There's no shortage of debate tips and advice being bandied about these days, as Sen. Joe Biden (D-DE) and Gov. Sarah Palin (R-AK) prepare to square off tonight. In this historic election season, it's worth noting that this is not the first time a man and woman have squared off in the vice presidential debate. Remember Bush 41 vs. Geraldine Ferraro?
MSNBC did a good interview with the historic debate duo, the first time the two have ever sat down together for an interview. That's hard to believe since Bush 41 and Ferraro debated almost 25 years ago, but it's true nonetheless. And while the political tables have been turned for the Biden-Palin debate — a male Democrat is facing off against a female Republican — Bush and Ferraro agreed that public interest in the debate is higher because of the gender factor. I agree, but I believe the anticipation about tonight's event also stems largely from Palin herself. She's still inexplicably popular with the Republican base, while at the same time its been leaked that leaders of her own party are increasingly concerned about her performance. After that tete-a-tete with Katie Couric, who can blame them? Polls show the public is increasingly skeptical about Palin's qualifications as well -- though how much that skepticism will affect their votes remains to be seen.
Richard Edwards, author of Competitive Debate: The Official Guide, has also offered some interesting advice for the vice presidential candidates via The Political Wire.
Edwards' Tips for Sarah Palin
-- Concentrate less on details of the McCain campaign and more on examples and stories which show the ability to connect with ordinary Americans.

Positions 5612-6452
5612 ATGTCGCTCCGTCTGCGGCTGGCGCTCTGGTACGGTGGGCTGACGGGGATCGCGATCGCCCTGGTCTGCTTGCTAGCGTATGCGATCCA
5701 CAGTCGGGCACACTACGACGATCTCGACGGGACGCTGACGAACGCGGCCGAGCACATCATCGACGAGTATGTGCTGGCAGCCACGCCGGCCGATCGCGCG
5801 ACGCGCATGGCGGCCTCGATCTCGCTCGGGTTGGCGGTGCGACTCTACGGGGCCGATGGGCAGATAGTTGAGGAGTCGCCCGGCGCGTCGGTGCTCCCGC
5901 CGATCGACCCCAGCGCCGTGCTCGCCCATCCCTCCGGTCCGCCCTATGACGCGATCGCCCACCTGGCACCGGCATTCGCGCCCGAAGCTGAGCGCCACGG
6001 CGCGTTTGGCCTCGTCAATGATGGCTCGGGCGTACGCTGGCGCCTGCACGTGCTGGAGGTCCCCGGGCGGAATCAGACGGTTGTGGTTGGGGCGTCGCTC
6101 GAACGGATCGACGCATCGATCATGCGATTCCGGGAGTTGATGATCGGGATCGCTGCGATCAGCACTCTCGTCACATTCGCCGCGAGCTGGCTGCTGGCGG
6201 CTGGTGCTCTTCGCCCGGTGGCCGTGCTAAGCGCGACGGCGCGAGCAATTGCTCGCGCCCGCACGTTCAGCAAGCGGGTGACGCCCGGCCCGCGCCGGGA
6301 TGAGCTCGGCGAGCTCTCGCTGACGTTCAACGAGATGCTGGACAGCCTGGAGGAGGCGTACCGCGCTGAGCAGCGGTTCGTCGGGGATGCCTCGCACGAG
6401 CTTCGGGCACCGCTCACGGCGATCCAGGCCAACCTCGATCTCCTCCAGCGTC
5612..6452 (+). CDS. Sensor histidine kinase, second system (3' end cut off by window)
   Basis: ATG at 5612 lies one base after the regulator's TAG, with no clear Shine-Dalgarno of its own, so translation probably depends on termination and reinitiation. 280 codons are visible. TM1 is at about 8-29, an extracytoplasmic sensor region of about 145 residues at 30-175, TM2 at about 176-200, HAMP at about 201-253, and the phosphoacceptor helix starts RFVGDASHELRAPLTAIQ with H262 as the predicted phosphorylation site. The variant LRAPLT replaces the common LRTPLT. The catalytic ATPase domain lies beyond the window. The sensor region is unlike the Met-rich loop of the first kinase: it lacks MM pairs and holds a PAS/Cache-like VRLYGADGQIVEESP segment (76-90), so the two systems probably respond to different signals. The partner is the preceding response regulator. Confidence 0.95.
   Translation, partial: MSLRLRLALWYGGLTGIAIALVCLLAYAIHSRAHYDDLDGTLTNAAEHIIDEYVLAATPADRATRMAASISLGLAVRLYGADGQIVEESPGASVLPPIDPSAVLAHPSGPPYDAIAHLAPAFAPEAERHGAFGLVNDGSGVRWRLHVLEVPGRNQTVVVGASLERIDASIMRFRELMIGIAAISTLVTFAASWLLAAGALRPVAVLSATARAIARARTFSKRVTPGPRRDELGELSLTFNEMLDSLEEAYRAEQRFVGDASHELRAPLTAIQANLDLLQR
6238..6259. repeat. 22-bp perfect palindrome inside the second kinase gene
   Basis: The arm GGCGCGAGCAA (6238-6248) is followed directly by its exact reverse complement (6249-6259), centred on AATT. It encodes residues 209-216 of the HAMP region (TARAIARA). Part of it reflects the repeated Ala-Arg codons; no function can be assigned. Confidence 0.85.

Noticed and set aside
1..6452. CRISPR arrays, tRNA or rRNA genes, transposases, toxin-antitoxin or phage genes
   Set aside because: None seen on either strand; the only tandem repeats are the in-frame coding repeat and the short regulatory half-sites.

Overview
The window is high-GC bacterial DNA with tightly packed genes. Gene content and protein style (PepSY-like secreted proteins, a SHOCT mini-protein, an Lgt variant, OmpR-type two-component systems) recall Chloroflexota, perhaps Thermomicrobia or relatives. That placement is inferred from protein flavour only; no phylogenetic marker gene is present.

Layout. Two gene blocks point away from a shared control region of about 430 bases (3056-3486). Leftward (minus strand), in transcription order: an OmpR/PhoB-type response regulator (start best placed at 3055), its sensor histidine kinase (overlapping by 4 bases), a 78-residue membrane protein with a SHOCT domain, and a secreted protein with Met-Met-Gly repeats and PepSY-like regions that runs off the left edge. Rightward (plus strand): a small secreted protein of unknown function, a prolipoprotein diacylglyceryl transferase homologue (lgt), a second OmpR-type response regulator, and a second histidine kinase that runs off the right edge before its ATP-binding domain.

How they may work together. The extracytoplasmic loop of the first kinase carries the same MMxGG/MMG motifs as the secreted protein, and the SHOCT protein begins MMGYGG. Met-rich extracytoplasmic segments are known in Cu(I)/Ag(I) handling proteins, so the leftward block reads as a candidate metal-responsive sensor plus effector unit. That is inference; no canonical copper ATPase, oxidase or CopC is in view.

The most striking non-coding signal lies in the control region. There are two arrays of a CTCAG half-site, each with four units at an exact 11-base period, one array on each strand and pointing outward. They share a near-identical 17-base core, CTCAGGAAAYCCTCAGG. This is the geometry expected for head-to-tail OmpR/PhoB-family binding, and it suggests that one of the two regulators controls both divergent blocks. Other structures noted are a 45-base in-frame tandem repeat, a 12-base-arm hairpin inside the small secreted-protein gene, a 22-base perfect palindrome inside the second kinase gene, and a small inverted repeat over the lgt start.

-- Less formal town hall format offers ideal opportunity to show understanding for the concerns of Main Street.
-- Don't worry about going for the knock-out blow against your opponent -- it's John McCain who must close the gap in the two remaining presidential debates.
-- Have confidence and offer substantive answers.
Edwards' Tips for Joe Biden
-- Avoid seeming condescending with body language or direct verbal attacks.
-- Make John McCain the opponent rather than Sarah Palin.
-- Be charming by offering sincere congratulations for Palin's ground-breaking nomination.
-- Stay close to the Obama campaign talking points.
So what tips do you have? I know one thing for sure -- Biden needs to avoid the whole Lazio catastrophe. Remember when former Rep. Rick Lazio (R-NY) debated Hillary Clinton in her first race for Senate. He was soundly criticized for his aggressiveness against the first lady, and while Clinton likely would have won the seat without his problematic debate performance -- well, let's just say, it proved to be the nail in his coffin. Biden also needs to avoid foot-in-mouth disease, and try to act like he's the number two on the Obama-Biden ticket -- no matter how contrary it is to his instincts.
Feel like speaking your mind about who won the debate? Sign up to Rate the Debate -- not just this one but the next two presidential debates as well. According to their web site, Rate the Debates is "a citizen-driven guide to better media coverage of the issues that matter most to Americans. Sign up to use our online tool to rate how well the media moderates the debates as they happen. We will immediately tally your response and inject our people-powered feedback into the news cycle -- before media pundits and spin doctors (mis)interpret the events for their viewers." Great idea, huh?
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